During John Bradshaw Layfield’s 280 reign at the top of SmackDown in 2004 and 2005, there were very few, if any, more hated heels in WWE than JBL.
The Texas native turned his back on his highly popular tag team partner Faarooq, assumed the role of a arrogant Texas millionaire and formed a stable to keep himself on top. It was a run that followed the ‘heel champion’ blueprint that has been around for as long as time.
Speaking during a new Q&A Session, JBL has now given his thoughts on what makes a true heel and how to get ‘real’ heat.
The former WWE Champion was initially asked what the biggest challenge is to being a heel.
“That’s easy. The being a heel is being hated. Being a heel is finding something people don’t like.”
JBL went on to explain how Road Dogg went from being a fan favourite to turning on the people in the stands.
“Road Dogg would always say these catchphrases, and people would repeat em’ and say em.’ If you tell people ‘You suck!’ They’ll boo. That is not real heat. If you explain to them, why they suck, and it strikes a chord with them, now all of a sudden they get really mad at you. ‘How dare they bring that up?’ That’s when you get heat. Road Dogg used to have all these catchphrases, that he would say, and when he turned heel the whole crowd would would want to singalong or chant along with him. And he would just stop and say ‘This isn’t chant along with Road Dogg don’t think I’ll say those today,’ and people would boo.”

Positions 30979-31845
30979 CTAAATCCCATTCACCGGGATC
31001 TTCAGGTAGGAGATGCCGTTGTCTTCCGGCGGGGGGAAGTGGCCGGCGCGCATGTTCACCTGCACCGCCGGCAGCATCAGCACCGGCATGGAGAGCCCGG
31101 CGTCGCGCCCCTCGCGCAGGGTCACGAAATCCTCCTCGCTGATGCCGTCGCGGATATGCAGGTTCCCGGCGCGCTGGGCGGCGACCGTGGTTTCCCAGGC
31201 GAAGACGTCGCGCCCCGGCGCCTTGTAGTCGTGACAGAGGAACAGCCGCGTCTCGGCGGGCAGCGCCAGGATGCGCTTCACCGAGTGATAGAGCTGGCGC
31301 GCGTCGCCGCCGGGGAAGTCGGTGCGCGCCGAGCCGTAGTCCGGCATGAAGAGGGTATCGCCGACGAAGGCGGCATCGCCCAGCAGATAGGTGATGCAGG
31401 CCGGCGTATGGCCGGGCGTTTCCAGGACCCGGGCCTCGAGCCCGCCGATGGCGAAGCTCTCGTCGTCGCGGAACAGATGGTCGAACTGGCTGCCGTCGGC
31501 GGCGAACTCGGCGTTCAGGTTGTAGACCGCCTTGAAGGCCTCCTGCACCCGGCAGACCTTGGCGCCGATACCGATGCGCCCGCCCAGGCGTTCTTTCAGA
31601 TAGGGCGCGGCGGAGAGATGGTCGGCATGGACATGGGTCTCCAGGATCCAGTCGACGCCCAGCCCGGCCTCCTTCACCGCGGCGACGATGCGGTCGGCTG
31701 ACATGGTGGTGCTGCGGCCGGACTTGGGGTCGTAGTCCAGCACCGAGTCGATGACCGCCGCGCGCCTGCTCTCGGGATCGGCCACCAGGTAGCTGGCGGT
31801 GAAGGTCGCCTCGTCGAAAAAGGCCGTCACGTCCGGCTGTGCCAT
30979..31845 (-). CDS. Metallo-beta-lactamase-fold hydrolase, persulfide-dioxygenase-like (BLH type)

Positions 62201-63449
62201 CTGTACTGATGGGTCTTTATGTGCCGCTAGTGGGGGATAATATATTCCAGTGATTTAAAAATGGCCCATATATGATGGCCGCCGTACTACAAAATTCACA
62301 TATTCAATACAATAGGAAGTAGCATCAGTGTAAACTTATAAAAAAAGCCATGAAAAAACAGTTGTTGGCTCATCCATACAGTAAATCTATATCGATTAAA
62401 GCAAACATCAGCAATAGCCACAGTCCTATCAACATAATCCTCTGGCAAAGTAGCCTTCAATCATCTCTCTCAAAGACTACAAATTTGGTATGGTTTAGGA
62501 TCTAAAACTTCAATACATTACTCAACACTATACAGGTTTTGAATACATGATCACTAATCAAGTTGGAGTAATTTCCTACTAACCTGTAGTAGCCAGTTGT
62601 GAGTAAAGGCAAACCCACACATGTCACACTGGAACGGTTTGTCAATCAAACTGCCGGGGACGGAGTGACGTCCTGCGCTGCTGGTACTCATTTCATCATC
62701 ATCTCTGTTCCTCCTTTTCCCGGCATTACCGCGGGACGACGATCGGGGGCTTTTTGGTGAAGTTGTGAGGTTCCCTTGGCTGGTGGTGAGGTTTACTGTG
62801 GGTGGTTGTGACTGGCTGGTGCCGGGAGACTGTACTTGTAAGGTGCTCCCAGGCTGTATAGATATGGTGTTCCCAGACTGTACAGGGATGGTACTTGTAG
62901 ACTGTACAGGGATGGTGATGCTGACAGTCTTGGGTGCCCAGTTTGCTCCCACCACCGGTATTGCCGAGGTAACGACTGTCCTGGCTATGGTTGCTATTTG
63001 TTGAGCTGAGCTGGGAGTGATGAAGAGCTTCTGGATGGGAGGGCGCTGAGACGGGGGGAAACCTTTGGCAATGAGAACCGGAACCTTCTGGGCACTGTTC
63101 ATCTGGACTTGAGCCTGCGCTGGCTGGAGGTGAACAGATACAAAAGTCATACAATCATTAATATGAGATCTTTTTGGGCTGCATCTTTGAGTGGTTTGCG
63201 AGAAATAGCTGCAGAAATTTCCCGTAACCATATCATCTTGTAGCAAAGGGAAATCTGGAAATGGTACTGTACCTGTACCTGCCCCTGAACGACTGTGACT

The WWE Hall of Famer expanded further recalling an incident where Curt Henning, got a member of the crowd who had cheered him, to boo him immediately. JBL continued that there is a place for popular heels, but there always needs to be a “true heel” as well.
“There’s a place for heels that are popular. No doubt about it. But in every series, like you have on Netflix or Amazon or HBO… There’s always a super-heel or two. And that’s the guy that’s got to be a pure heel. And it’s tough to find those people, because very few people actually want to be a heel. Hot Rod, Roddy Piper, loved being a heel. Randy Orton, The Miz. I think those guys enjoy being a heel, because once you realise that it’s part of the show, you take your ego out, it’s just tough to walk through airports for some people and be called a name. Or to go on your social media, which we didn’t have back in the day and hear people, see people, bashing you…”
“I loved being a heel because you could control things so much easier.”
“Rowdy” Roddy Piper has been back in the news recently after being the subject of A&E Biography Special. After watching the documentary, WWE legend, The Rock, paid tribute to a man he called one of his heroes.
If you use any quotes from this article please do so with a h/t and link back to Inside The Ropes.